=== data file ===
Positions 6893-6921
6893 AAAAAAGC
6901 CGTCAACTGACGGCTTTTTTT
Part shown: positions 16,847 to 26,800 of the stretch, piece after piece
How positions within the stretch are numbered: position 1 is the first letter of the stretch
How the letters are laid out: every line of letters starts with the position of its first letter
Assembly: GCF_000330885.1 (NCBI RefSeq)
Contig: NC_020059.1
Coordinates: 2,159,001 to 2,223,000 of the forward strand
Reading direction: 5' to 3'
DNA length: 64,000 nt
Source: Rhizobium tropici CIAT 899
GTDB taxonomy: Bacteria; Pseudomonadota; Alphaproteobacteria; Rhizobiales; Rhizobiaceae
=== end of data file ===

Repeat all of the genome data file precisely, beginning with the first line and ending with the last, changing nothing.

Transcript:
Positions 6893-6921
6893 AAAAAAGC
6901 CGTCAACTGACGGCTTTTTTT
Part shown: positions 16,847 to 26,800 of the stretch, piece after piece
How positions within the stretch are numbered: position 1 is the first letter of the stretch
How the letters are laid out: every line of letters starts with the position of its first letter
Assembly: GCF_000330885.1 (NCBI RefSeq)
Contig: NC_020059.1
Coordinates: 2,159,001 to 2,223,000 of the forward strand
Reading direction: 5' to 3'
DNA length: 64,000 nt
Source: Rhizobium tropici CIAT 899
GTDB taxonomy: Bacteria; Pseudomonadota; Alphaproteobacteria; Rhizobiales; Rhizobiaceae